For example, the locals have been conducting extensive research into how national collective bargaining agreements have been used locally, including identification of issues that producers have expressed some hesitance over. There have been lengthy interviews with agents, casting directors and production houses to thoroughly review the same areas. The anticipated end result will ideally be a process by which producers become familiar with signing union projects, which will then allow them to access the higher quality professional performers represented by SAG-AFTRA.
This effort is just one piece of the SAG-AFTRA Seattle Local’s program to enhance the working lives of its members. For example, the SAG-AFTRA Seattle Local continues to improve its ability to serve members with the recent purchase of a ClearSonic IsoPac G Sound Isolation Booth. The booth is designed by the manufacturer to eliminate up to 70 percent of extraneous noise, creating a quiet, low-reflection chamber ideal for vocal recording. In addition, the booth is completely portable, and can be easily stored in order to allow for maximum flexibility of the local’s Member Resource Center.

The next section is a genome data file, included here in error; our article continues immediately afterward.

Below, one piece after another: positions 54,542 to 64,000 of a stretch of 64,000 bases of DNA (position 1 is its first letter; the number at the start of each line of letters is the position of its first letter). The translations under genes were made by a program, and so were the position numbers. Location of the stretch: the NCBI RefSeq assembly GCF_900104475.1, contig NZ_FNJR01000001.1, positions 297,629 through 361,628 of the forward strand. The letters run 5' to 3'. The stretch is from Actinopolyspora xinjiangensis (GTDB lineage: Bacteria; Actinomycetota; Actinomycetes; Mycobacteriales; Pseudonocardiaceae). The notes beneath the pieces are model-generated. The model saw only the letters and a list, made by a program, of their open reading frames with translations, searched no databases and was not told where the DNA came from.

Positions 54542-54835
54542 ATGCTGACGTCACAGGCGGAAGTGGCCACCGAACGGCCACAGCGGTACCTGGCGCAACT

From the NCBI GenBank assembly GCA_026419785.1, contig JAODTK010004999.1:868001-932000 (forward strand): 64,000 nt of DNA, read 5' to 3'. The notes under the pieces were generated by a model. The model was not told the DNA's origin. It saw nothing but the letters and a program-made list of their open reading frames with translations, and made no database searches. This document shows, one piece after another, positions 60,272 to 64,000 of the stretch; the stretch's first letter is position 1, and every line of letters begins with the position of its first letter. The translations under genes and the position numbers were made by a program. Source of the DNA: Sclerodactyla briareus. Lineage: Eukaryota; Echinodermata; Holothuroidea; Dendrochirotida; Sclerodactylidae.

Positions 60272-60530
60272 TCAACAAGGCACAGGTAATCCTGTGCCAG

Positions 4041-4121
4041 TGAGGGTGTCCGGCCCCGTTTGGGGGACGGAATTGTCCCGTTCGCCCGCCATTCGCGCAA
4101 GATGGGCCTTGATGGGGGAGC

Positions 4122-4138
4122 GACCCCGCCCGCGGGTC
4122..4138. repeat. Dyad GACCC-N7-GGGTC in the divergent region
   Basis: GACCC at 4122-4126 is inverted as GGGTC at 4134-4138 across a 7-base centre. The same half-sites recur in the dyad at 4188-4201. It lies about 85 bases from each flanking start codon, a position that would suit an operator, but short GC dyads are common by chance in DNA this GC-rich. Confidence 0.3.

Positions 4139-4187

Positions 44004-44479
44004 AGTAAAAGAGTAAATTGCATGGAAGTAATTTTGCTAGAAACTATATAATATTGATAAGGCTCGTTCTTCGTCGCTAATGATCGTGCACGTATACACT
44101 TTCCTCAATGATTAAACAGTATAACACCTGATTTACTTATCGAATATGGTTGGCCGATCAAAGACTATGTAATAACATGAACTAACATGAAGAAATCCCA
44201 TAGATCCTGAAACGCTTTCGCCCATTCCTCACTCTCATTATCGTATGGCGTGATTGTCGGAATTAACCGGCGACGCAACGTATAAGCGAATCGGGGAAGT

The MRC is available free for use by all members in-good-standing on a reservation basis, and provides a wide range of audio and video recording, editing, playback and digital conversion capabilities. This latest acquisition increases the range of activities that can be performed by and for members needing access to a space to record auditions, review previously recorded materials, conduct workshops, update demos and much, much more. The MRC is part of the offices of the SAG-AFTRA Seattle Local at 123 Boylston Ave E., Seattle, WA 98102.